Keep the blues alive

The Legend

A shy man, Johnson once recorded in a San Antonio hotel room facing the wall for the entire session as several Mexicans looked on. Later rescuing Johnson from jail that night after a police beating, the session producer got a call from Johnson explaining that he was lonesome. The producer asked him to explain what he meant, to which Johnson replied, "I'm lonesome, and there's a lady here. She wants fifty cents, and I lacks a nickel."

His best work was recorded in 1935-36. Johnson played with some of the best Bluesman that ever lived, including Howlin' Wolf, Elmore James, Memphis Slim, Johnny Shines, and Sonny Boy Williamson. Johnson learned the Blues from two masters, Charlie Patton, and Son House, along with a relatively unknown Bluesman, Ike Zinnemen. Robert and Ike would sit on tombstones at night and compose darker occult Blues songs laced with phantoms, demons, and Satan himself.

Like many true Bluesmen, Johnson lived the life he sang about, filled with vice, and ending of course with his own murder. Sonny Boy Williamson cautioned Robert not to drink from an open whiskey bottle after an attempt to rekindle an old romance with a married woman. Johnson was dead from strychnine, and buried in an unmarked grave several days later. Blues great Robert Jr. Lockwood. is Robert Johnson's step son.

Through the popularity and influence of only 29 songs (41 performances in total including alternate takes), Robert Johnson has come to be seen as one of the most important, and certainly the most famous, of the Delta bluesmen. One of the most striking qualities of the handful of recordings which comprise Robert Johnson's output is the great variety of sounds and styles emanating from a single performer with an acoustic guitar.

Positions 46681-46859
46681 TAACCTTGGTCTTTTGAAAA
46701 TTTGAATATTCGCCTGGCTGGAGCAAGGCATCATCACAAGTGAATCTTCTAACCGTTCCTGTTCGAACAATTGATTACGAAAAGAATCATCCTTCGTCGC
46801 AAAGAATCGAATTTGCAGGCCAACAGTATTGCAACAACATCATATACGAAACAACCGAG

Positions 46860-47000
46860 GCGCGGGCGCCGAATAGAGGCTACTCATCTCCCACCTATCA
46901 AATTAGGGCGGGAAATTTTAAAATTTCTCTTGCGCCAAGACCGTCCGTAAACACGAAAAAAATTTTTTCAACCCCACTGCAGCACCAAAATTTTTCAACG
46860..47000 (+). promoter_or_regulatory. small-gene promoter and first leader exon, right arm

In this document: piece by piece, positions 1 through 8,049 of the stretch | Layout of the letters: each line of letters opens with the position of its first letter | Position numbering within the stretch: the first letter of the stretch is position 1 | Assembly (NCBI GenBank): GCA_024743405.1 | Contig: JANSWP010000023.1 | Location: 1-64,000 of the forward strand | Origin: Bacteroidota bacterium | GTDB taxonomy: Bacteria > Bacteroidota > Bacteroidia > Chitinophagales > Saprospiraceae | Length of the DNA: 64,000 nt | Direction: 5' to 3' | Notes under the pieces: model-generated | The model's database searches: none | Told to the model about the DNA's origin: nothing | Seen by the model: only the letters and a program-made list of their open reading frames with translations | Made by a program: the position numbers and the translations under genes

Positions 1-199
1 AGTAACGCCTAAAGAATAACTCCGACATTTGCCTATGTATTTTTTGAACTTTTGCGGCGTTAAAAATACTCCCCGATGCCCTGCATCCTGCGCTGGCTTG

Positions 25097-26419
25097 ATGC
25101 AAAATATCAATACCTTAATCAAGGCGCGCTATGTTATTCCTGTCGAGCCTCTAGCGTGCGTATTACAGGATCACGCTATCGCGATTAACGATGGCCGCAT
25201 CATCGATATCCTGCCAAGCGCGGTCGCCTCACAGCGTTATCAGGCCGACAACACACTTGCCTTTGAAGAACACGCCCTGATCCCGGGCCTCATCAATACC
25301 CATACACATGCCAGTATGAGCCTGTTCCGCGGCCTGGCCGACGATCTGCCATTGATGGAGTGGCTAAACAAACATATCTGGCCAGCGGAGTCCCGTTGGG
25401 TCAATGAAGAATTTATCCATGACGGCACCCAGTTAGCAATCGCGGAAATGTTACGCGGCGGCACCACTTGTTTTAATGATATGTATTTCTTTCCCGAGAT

Those who saw Johnson play may have also heard the rumors. Like anyone possessing extraordinary talent and skill, jealous peers circulated vicious rumors about Johnson. In fact, it was the great Son House who stated "He sold his soul to play like that".

Johnson's peculiarities added to the rumors. Some fans thought that he had the "evil eye". Actually, he suffered from a small cataract. Also, it has been reported that Johnson turned from the audience while playing, and would leave suddenly from a performance, sometimes even during breaks in his set. While today such actions are not considered odd. In those days they were. Many people took it to mean that he was a man with something to hide.

In reality, Johnson was doing some things that great musicians still do today. It is common to leave a performance in order to avoid mob scenes and the repetitive company that one keeps after a show. Edward Van Halen also would turn from the crowd during club shows- to hide his technique from other guitarists.

Johnson's choice of instructor did nothing to slow the Legend from spreading. This instructor, Ike Zinnerman, supposedly learned to play the guitar at night sitting atop tombstones in old country churchyards. In southern black communities it was a well-known notion that one could go to the crossroads and sell one's soul to the devil. The concept dates back to African Folklore. The diety Esu was believed to be the guardian of the crossroads, and was an intermediate between gods and humans. When Christianity was brought to African Culture, these pagan gods were labeled as being similar to the devil. Hence, the concept that one could find the devil at a crossroad. In celtic tradition, the bodies of the unholy were buried outside of town near crossroads to preserve consecrated ground.

Witchcraft and the devil are prominent topics in early blues. Johnson's lyrics are no exception. With songs like "Hell-Hound On My Trail", "Me And The Devil Blues" and "Cross Road Blues", it is no wonder that he caused such wild speculation.

San Antonio Session

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